As we have become more sophisticated in our ability to diagnose psychiatric disorders, a large hurdle remains: the ability to differentiate between a primary bipolar I disorder (BDI) major depressive episode versus a unipolar major depressive episode in a newly presenting patient that meets clear diagnostic criteria for a DSM-5 major depressive episode. Significantly, as has been the case with previous editions of the psychiatric Diagnostic and Statistical Manual of Mental Disorders, the DSM-5 criteria for a major depressive episode is identical for both a unipolar depression and a bipolar depression.
Misdiagnosis and resulting issues
From an epidemiological perspective, 17% of individuals in the US will have at least one unipolar major depressive episode in their life, in contrast to 1% that will be diagnosed with BDI and up to 4% that will be diagnosed with bipolar II disorder (BDII). (In both bipolar I and II disorders, depression is a more common mood state than mania/hypomania.) A complicating epidemiological reality is that 50% of patients that ultimately are diagnosed as having BDI initially present with a major depressive episode (rather than mania or hypomania), and many will have recurrent depressive episodes with no periods of mania or hypomania for up to 5 years after their first depressive episode. This often leads to the wrong diagnosis, and consequently a less optimal treatment.
For example, according to a commonly referenced publication,1 69% of 600 patients diagnosed with bipolar disorder were initially misdiagnosed, and the most common misdiagnosis was unipolar depression. Even more alarming, it took 10 or more years for one third of these initially misdiagnosed patients to be accurately diagnosed with bipolar disorder.
Similar rates of misdiagnosis were found in a study of children (mean age=10.3 years) with prepubertal major depressive disorder who were participants in a clinical trial of nortriptyline for childhood depression.2 At approximately 10 year follow-up (mean age=20.7), 33.3% had subsequently been diagnosed with BDI and 48.6% with “Bipolar I disorder or bipolar II disorder or hypomania.” The authors concluded, “High rates of switching to mania are an important consideration for treatment of prepubertal major depressive disorder because of concerns that antidepressants may worsen childhood mania.”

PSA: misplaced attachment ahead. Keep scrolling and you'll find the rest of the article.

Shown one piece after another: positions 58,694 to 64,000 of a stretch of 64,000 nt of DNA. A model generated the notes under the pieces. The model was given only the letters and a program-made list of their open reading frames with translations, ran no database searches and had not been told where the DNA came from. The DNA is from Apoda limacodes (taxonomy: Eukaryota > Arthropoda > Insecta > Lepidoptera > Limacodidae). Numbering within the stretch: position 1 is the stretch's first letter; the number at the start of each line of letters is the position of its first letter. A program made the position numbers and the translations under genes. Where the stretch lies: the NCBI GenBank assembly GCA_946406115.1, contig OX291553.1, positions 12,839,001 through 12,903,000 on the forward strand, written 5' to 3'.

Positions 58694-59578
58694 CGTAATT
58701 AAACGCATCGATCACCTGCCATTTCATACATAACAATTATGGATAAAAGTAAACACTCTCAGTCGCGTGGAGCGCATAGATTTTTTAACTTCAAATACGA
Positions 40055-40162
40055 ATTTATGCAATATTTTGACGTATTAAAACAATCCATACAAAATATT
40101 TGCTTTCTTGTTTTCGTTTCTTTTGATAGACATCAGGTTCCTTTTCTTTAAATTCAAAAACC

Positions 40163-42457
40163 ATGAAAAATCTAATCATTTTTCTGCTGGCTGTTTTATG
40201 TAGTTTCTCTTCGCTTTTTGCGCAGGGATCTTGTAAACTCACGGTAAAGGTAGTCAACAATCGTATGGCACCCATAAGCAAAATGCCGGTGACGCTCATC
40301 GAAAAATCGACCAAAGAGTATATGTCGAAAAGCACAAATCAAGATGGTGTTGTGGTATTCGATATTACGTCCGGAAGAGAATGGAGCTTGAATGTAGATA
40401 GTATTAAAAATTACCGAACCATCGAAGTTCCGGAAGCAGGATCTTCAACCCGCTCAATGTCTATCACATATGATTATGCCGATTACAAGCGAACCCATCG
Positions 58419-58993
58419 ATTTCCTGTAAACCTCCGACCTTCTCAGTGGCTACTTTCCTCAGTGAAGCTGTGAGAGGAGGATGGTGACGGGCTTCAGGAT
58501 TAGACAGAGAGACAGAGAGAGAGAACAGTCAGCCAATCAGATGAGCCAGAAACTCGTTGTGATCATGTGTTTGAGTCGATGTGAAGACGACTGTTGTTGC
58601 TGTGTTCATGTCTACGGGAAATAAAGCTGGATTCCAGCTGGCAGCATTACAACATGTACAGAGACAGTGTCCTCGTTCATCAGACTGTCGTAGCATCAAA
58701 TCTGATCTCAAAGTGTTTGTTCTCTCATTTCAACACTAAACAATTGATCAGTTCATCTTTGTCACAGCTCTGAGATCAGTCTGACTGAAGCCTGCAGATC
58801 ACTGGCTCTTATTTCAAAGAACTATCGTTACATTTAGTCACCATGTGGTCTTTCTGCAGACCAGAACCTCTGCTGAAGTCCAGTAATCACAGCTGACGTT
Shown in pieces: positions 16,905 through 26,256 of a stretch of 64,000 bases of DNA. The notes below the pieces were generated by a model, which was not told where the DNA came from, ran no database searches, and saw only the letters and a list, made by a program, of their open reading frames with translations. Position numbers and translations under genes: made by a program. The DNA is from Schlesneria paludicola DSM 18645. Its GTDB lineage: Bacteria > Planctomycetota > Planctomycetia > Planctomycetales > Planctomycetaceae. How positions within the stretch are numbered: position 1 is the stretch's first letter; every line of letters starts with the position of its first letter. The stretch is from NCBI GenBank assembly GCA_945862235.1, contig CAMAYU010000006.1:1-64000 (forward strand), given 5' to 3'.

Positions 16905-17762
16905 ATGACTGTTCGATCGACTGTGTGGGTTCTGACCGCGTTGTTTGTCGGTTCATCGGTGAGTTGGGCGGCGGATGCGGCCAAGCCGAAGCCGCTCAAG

This presents a treatment challenge, as the treatment varies considerably depending on the primary diagnosis. In addition, treating an individual with BDI with antidepressant medications can contribute to a poorer long-term outcome. Increased mood instability, shorter periods of time between mood episodes, less significant psychosocial stressors inducing a mood episode, and poorer response to treatment can result when BDI diagnosis is missed.
If an individual with bipolar depression is treated with an antidepressant medication, especially in the absence of a co-prescribed mood stabilizer (eg, lithium or divalproex), there is a risk for destabilizing the patient’s mood into a manic state, a manic state with mixed features, or a depressive state with mixed features, all of which can result in considerable morbidity and possibly mortality. Additionally, chronic antidepressant treatment in a patient with bipolar disorder can accelerate mood instability.
Dr Miller is Medical Director of Brain Health and Staff Psychiatrist at Seacoast Mental Health Center in Exeter, NH. Dr Miller notes he serves as a speaker/consultant for Sunovion and Otsuka/Lundbeck, and on the speaker’s bureau for Allergan and Teva. He is also on an advisory board for Alkermes and Janssen Virtual Feedback Committee, and has consulted for Align2Action.
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2. Geller B, Zimmerman B, Williams M, et al. Bipolar Disorder at Prospective Follow-Up of Adults Who Had Prepubertal Major Depressive Disorder. Am J Psychiatry. 2001;158:125-127.
3. Sachs G, Nierenberg A, Calabrese J, et al. Effectiveness of Adjunctive Antidepressant Treatment for Bipolar Depression. N Engl J Med. 2007;356:1711-1722
4. Ghaemi SN. Antidepressants in Bipolar Depression: An Update. Presented at the 29th Annual U.S. Psychiatric & Mental Health Congress; October 23, 2016; San Antonio, TX.
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